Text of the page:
Against an uncertain macroeconomic backdrop, the certainty of future earnings, the durability of dividends and the sustainability of growth will be key. Listed infrastructure significantly outperforms other equities on this measure, with large trends such as decarbonisation providing a long-term secular tailwind.
Which sectors and geographies look appealing to you at the moment?
Charles: The impact of rising bond yields tends to be more pronounced for longer-duration assets. Within listed infrastructure, duration varies across sub-sectors. For instance, toll roads and concession assets generally exhibit longer duration and are therefore more sensitive to changes in interest rates. Utilities, however, tend to be shorter duration as their assets are repriced by regulated returns at frequent intervals, making them relatively less sensitive to movements in bond yields over the medium term. Accordingly, short-duration utilities may look attractive given the current macro dynamics.
Even so, these characteristics may vary markedly across sectors and regions, underscoring the importance of understanding the regulatory and contractual nuances governing the earnings of these companies. For example, utilities in the UK and parts of Europe and Australasia have a more direct link to inflation, where returns and asset bases are indexed to inflation annually. Accordingly, these utilities should do well in a low-growth, high-inflation scenario, supported largely by its earnings certainty and direct inflation pass-through. In comparison, utilities in North America and certain parts of Europe, have an indirect link to inflation, with pass-through mechanisms that typically lag as regulated returns are adjusted only when the utility files for its rate case.
James: We believe high yield floating rate bonds are well-suited for the current investment environment, thanks to their potential to protect investors against higher interest rates and inflation. At the same time, the outlook for corporate defaults remains stable, in our view, as low funding costs and higher earnings have enabled many companies to reduce their debt levels during the recent period of economic strength.
From a geographical perspective, while it is globally diversified, our universe is tilted towards European companies. As a result, it includes many companies that operate in more defensive sectors such as education, software, infrastructure, financial services and non-cyclical consumer goods. These companies have often proved very resilient across economic cycles.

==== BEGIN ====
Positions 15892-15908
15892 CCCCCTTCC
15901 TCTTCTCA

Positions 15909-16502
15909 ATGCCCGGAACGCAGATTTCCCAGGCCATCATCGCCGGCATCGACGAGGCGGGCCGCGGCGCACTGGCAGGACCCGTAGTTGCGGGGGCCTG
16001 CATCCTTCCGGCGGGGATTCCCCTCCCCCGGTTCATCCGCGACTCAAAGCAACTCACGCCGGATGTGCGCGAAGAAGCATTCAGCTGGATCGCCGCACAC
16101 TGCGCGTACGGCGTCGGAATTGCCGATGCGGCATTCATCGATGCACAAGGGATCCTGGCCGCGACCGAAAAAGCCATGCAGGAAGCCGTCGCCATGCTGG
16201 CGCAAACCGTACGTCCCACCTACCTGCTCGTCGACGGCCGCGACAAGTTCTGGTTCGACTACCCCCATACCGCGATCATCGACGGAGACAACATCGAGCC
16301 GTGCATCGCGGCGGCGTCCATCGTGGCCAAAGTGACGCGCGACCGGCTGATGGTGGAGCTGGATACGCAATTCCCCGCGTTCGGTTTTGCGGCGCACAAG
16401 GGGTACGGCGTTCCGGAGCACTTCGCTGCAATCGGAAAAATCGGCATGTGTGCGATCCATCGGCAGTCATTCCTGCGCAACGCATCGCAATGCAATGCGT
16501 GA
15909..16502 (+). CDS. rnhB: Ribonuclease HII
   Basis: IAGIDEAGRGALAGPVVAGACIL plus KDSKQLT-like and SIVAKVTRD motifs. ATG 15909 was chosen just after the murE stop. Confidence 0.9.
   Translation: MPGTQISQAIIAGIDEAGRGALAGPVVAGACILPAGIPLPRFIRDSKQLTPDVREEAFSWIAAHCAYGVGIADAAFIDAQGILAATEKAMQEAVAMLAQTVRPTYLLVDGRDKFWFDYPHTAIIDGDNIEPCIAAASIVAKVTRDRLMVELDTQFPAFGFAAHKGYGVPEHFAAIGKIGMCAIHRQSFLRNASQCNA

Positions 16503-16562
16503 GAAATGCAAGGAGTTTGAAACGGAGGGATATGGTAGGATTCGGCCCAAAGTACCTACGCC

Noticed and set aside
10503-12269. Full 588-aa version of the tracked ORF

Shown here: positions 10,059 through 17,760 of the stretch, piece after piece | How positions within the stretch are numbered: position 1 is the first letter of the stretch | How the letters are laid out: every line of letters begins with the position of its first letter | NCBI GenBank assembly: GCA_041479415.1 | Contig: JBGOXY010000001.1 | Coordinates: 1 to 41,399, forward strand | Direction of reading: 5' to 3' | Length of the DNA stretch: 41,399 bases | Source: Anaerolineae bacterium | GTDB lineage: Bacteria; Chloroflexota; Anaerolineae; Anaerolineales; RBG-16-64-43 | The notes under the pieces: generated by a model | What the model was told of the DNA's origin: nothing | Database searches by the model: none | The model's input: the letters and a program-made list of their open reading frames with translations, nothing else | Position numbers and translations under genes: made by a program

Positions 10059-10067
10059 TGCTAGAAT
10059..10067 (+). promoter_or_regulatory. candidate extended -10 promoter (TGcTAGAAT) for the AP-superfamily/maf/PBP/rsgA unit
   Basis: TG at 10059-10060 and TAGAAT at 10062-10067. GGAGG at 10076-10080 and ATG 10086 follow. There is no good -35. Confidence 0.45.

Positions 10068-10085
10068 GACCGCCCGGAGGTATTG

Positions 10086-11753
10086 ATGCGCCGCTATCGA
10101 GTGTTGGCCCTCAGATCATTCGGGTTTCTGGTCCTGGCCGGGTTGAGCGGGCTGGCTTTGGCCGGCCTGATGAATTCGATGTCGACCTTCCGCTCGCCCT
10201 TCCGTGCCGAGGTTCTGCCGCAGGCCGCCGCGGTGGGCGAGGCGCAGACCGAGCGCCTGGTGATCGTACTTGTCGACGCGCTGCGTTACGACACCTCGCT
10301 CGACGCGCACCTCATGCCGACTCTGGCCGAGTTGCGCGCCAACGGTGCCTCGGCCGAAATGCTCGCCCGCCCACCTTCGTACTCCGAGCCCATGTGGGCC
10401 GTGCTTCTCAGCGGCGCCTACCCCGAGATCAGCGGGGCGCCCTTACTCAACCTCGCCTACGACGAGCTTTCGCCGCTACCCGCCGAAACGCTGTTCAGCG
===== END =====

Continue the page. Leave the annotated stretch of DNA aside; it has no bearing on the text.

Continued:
Our focus this year has also been on identifying companies that can pass on higher input costs to their customer base, such as some companies in the industrial and retail sectors. We have also increased our allocation to companies that continue to benefit from re-opening effects, such as those in travel and leisure.
Andy: Currently, our investment grade portfolio is overweight Financials relative to the benchmark (as of 30 April 2022). We expect rising rates to be generally beneficial for banks and lending institutions. Having said that, we remain selective due to the potential growth slowdown that could impact economic demand. Therefore, we focus on financial institutions that have robust capitalization levels, are diversified, and have healthy balance sheets. We also like state-owned enterprises (SOEs) in China, which have improved their profiles in recent years and are playing an increasingly important role in China’s economic transition.
In high yield, we favor Metals and Mining, as well as the Oil & Gas sector. Issuers in these sectors have strengthened their balance sheet in the past 1-2 years with favorable commodity markets. Further support was gained from by the continuous strengthening of commodity prices in the past quarter. We also like selective names in the Renewable sector in India. We expect policy environment to remain supportive for the Renewable sector and the strong ESG attributes may secure funding access. In the China Property sector, we maintain exposure to the highest quality developers. We focus on financially strong issuers that have manageable refinancing pressure and are expected to ride out the current weakness. We view the recent policy measures in China, such as cutting the mortgage rates, to be incrementally positive towards demand recovery.
The Spotlight On: Income ran on 20 – 22 June and ended with a LIVE event (on the 22nd) where we brought together a panel of fund selectors and the fund managers to discuss their views and join an interactive Q&A session.
Find out more about our Spotlight On: Income here: https://fundselectorasia.com/spotlight-on/income-2022/